This should not be taken to mean that the lockdown has utterly failed, as enforced isolation in homes would surely cut down the chances of wider transmission. Nobody can say what would have happened if there was no lockdown. Maybe the cases and deaths would have been higher. So, it is not justified to conclude that it has completely failed.
However, the claim that it would break the chain of transmission and help vanquish the disease is also refuted by the current data. Clearly, it is spreading more rapidly than before, the numbers are larger, and the spread is geographically wider.
Also, the ill thought-out decision, without any preparation, lead to massive breakdown of the lockdown. It was not justignorance about the existence of migrant workers. That was the most visible sign. But, in poorer sections of society, with cramped houses, with incomes snatched away suddenly, mingling among people may have lessened a bit, but didn’t cease altogether.
Farmers had to continue harvesting, after the government exempted agricultural operations after a few days – another sign of fire-fighting. Religious congregations, which were continuing untrammeled (Muslim and Hindu) till March 24, left many stranded. People continued to evade screening, or even escaped quarantine. The lockdown was a leaking bucket. Its effect can perhaps never be scientifically assessed because there are a million ways in which it will be broken.
Testing and Medical Resource Building
Experts agree that a lockdown is not a brahmastra that will defeat the enemy COVID-19, as some mythologically inclined Indians believe. Neither will clanging of bells, blowing of shankhsand lighting of diyas – but that’s another story. At the most, a lockdown could have delayed the explosive growth that was expected. But a comparison with other countries shows that the spread of COVID-19 in India under lockdown – albeit a leaking one – is still following the same trajectory as many developing countries, and in all likelihood, the spread is going to increase in the days to come.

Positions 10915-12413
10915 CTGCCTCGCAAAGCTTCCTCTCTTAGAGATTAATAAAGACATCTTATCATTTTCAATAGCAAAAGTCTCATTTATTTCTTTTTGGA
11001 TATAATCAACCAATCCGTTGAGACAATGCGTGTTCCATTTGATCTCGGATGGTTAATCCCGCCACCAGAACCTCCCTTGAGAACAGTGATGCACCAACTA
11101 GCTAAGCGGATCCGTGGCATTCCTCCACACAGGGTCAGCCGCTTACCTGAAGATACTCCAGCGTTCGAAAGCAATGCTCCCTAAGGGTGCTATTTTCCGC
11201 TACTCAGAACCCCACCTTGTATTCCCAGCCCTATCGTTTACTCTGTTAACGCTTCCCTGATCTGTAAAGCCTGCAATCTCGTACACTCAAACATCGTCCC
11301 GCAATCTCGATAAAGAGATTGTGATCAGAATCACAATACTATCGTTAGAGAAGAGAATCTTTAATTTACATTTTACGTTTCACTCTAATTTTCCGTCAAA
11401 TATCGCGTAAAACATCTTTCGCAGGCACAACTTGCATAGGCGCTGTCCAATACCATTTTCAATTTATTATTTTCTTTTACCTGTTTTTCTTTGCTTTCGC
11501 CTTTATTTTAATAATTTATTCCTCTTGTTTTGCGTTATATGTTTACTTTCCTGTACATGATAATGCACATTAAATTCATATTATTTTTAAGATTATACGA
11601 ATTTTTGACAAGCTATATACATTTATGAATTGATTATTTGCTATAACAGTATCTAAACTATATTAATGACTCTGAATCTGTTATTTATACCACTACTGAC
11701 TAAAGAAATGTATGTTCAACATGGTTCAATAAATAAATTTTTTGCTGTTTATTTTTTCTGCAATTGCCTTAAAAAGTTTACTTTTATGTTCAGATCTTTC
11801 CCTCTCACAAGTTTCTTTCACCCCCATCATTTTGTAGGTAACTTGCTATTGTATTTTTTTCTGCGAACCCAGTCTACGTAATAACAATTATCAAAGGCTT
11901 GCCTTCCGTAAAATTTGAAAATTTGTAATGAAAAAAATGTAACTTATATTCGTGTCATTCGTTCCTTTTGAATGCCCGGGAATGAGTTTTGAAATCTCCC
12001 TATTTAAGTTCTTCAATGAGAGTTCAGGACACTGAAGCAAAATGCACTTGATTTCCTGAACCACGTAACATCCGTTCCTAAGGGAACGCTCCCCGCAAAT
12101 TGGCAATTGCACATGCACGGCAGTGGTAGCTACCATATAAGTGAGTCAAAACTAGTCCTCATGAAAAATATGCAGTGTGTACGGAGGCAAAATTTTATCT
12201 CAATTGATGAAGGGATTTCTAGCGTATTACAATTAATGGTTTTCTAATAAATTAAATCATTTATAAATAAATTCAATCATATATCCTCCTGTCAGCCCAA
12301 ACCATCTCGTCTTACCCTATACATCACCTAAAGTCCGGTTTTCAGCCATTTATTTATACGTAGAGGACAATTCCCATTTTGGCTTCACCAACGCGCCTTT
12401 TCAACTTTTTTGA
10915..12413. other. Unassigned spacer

This period of relative calm before the deadly storm could have been better utilised to increase preparations. The Indian government has only recently ordered testing kits and masks – mainly for health personnel. Only about 66,000 tests have been done till date, as per the Indian Council of Medical Research. These, too, are a result of the policy of only contact testing. Surveillance and isolation are strong in some states, like Kerala and Maharashtra, but almost non-existent in many others.
Replenishment of supplies and putting supply chains in place – whether of medical equipment or food – is still work in progress. Deployment of doctors and nurses and para-medical staff is only addressed to the extent of cancelling leaves. There is no training programme to ready an army of volunteers who could screen, or test when the explosion comes.
In fact, barring a few states, the people are just being asked to support by spiritual means. They are actually being lulled – or perhaps misled – into thinking that somebody is on the job. Or maybe, a higher power will sort it out.
That’s a very dangerous mistake, which will cost India dearly, if and when COVID-19 gets out of the bottle. And if that happens, there is every likelihood of the lockdown getting extended, because there will be no other way out.